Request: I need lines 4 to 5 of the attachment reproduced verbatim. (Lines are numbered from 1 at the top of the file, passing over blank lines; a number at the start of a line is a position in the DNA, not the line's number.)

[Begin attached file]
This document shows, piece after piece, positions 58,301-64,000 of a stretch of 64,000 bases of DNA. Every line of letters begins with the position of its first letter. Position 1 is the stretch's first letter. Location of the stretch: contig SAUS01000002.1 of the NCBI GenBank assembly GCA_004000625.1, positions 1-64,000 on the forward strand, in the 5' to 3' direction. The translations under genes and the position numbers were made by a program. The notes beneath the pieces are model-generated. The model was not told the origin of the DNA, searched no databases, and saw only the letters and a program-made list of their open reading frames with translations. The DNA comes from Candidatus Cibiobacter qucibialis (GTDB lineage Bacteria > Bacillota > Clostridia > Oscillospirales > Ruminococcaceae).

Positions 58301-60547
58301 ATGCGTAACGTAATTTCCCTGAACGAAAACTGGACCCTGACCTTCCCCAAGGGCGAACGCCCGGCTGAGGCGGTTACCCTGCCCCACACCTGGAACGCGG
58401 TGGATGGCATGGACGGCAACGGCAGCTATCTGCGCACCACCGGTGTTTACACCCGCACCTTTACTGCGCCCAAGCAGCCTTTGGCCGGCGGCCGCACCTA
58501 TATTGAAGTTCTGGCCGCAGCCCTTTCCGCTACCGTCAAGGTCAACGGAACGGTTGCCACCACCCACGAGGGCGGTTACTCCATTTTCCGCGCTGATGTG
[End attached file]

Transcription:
58401 TGGATGGCATGGACGGCAACGGCAGCTATCTGCGCACCACCGGTGTTTACACCCGCACCTTTACTGCGCCCAAGCAGCCTTTGGCCGGCGGCCGCACCTA
58501 TATTGAAGTTCTGGCCGCAGCCCTTTCCGCTACCGTCAAGGTCAACGGAACGGTTGCCACCACCCACGAGGGCGGTTACTCCATTTTCCGCGCTGATGTG